Looking at 01-03 double cab 4x4's right now and have found a few that aren't grossly overpriced, but one is an 01 w/ 135,000 miles, the other is an 02 w/ 139,000. Would the higher mileage be a concern to you if you were looking to buy something like this, as long as the maintenance has been kept up?
Opinions wanted! thanks.
Presuming that you are referring to the comparison of the higher mileage between the two trucks you are looking at and under the conditions you mentioned, 4000 miles won't make a hill of beans of a difference between the two. It's negligible.
Not really trying to compare the 2 trucks, more trying to get a sense of how some of you current owners of V6's felt about slightly higher mileage on the 3.4, if there are any major concerns...timing belt of course being one as far as the engine is concerned. The only thing that made me think about their longevity was just that both trucks are a little over the average miles per year and wanted to make sure that they weren't getting close to a mileage one would consider worn out.
3.4's have a rep of rock-solid. As long as the oil has been changed occasionally and it's never overheated badly, it will last forever. The Timming belt/water pump/tensioner are the big questions. Buy it, either one, change the previous, with newplugs/belts/wires and hoses, give it a good radiator flush and a thermostat and drive.
In Memory of My Only Son Chris
99 Taco Prerunner
Polyurithane Bushings/Greasable Shackles
Three things will cause unnecessary wear on an engine: (long answer to short question)
1. Not driving it often enough. When an engine sits the oil drains into the pan and off of the moving parts. 90% of engine wear occurs when it is turned on because the moving parts are unlubricated until the oil pump starts a pumpin. So it stands to reason that the longer between starts the more wear occurs. Engines that get the most miles on them are police, ambulance, transportation, and service type vehicles. They run constantly. The shorter the duration that an engine is turned off between starts, the more miles you will get on it.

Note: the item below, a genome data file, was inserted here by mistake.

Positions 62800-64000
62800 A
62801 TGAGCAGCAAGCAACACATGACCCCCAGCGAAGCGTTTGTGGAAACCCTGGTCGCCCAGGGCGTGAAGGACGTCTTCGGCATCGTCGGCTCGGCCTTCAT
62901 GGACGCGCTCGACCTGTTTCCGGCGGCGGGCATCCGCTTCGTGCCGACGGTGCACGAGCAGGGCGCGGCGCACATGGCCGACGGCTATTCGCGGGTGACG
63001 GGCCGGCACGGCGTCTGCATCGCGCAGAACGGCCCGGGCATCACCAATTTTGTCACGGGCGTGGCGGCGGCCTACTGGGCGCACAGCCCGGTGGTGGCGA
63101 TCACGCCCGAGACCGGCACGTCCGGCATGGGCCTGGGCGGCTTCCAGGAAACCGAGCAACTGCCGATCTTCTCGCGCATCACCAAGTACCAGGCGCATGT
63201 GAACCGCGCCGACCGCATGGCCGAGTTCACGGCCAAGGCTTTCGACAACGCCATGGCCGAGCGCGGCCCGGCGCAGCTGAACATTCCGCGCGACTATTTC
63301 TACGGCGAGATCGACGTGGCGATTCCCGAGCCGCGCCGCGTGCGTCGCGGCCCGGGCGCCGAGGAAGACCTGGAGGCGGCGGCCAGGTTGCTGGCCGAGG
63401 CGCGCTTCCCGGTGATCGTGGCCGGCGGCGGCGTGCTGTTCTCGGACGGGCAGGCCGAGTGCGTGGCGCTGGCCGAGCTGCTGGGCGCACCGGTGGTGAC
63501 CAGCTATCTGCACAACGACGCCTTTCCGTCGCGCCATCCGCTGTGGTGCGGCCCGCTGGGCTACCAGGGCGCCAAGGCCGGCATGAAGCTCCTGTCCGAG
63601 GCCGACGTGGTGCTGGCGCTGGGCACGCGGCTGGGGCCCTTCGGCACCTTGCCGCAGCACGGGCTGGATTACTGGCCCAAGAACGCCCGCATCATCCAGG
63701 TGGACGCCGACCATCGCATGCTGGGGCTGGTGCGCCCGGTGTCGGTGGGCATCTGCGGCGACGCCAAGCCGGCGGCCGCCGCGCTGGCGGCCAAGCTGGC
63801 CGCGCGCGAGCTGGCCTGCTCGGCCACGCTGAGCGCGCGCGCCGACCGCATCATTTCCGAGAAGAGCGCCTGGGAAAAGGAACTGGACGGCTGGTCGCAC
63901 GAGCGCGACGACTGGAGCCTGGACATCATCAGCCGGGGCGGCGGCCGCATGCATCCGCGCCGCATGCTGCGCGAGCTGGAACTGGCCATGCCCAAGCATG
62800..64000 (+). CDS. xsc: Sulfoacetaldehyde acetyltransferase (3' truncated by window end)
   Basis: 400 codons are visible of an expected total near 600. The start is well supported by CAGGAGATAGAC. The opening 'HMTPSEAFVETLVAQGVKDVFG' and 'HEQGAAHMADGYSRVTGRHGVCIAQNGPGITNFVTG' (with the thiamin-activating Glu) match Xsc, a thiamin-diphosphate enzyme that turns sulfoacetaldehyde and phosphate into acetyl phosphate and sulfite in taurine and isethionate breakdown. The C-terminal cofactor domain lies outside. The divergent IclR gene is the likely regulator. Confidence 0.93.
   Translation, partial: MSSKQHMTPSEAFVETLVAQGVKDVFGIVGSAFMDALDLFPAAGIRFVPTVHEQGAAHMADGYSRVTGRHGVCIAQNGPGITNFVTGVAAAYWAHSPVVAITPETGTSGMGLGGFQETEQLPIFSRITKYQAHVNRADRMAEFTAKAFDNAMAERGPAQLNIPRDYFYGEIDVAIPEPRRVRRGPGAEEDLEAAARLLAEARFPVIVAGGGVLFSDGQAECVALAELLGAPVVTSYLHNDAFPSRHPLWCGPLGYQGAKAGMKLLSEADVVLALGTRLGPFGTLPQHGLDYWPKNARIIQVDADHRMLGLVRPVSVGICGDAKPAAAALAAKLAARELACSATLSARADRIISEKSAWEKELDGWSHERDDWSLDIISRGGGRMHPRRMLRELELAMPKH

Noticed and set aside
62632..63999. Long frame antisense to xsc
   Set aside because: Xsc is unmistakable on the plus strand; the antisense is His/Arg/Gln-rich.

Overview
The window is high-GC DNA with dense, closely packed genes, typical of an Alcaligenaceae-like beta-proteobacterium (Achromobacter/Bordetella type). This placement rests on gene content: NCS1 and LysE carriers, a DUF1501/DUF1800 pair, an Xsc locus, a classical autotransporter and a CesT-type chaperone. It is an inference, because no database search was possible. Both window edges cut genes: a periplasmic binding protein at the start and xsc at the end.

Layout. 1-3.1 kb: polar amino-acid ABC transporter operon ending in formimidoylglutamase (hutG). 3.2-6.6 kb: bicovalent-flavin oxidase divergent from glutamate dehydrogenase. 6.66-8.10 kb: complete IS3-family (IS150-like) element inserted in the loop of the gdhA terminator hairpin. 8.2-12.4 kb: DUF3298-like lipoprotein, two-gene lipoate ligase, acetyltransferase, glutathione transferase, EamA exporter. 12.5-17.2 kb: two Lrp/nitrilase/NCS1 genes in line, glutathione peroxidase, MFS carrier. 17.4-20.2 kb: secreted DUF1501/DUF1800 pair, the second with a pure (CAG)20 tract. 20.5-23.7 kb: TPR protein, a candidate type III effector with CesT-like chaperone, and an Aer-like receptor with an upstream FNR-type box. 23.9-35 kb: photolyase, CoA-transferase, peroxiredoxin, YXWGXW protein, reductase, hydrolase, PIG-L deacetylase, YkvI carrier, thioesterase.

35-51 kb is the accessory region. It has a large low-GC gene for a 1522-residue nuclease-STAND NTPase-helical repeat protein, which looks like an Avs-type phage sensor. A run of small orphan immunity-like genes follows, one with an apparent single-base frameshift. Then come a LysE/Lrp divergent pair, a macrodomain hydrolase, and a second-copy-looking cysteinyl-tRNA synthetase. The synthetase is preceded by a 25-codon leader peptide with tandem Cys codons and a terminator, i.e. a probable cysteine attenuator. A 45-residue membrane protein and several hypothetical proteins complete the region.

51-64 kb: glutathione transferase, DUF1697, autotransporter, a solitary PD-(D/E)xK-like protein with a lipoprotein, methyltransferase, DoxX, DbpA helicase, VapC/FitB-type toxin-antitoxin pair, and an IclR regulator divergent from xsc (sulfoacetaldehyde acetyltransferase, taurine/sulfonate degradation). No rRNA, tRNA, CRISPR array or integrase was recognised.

A recent article described how a woman in one of the southern states drove a 1,000,000 mile vehicle, a 1970 Camaro. That equates to an average of 72 miles a day. That’s not exactly “leaving it in a garage”. Cars that don’t sit get more miles because they’re always lubricated.
2. Not driving an engine long enough when it is run. One of the by-products of the internal combustion process is H20 (water). When an engine is not run long enough to reach normal operating temperature the water doesn’t evaporate. It mixes with the oil and becomes...you guessed it, sludge. Sludge is a bad thing.
3. Dirty oil. No elaboration required.
One of the worst things one can do is buy a low mileage used car from a little old lady for any or all of the reasons mentioned above.
Unfortunately we can’t always know the history of the previous owner of a used car or we’d all opt for one that was driven 5 miles each way to work every day and somewhere on weekends. So, the next best thing is to get one that has a reputation for being dependable. Toyota vehicles answer that description. I’ve had most of ‘em and the trucks are no exception.
A high mileage engine is not necessarily a bad thing. One reason people use “freeway miles” as a selling point is because of no. 2 above and because of the logical minimum wear that occurs on tires, steering, suspension, cooling, exhaust (remember the H20) and braking systems.
Bottom line. The conditon of a vehicle at any age is how it is driven and maintained.
I admit I'm not one of them, I've only got 61k on my truck, but I can securely tell you that plenty of people (on this forum, no less) own toyota trucks with thousands upon thousands of miles on them.
Before getting my '02, my '92 22RE PU had almost 400,000 miles. It was maintained, and used as a commuter most of it's existence, the only maintenance was regular oil changed, brakes, CAT, etc. The suspension was old and sloppy, and the clutch was beginning to wear out, but that was it. The reputation didn't change one bit with the newer trucks. Toyota builds solid motors. Trust, if the oil was changed and it was "taken care of" the truck will last you. Should last you, anyway.
There's a reason that when I'm driving to work, before I even get to the main road I can count at least 15 trucks, old and new, with the Toyota badge on them in my neighborhood. Let's not even mention the number of cars.
The friggin military used these things out in afghanistan. Does that tell you something? lol.
Redundantly I repeat: These trucks are solid. Worry not. Make sure the oil changes were done regularly, and you will be buying a very reliable pickup.
'02 'Coma XCab 3.4L V6 5M SR5 TRD 4x4
All stock ... for now ...
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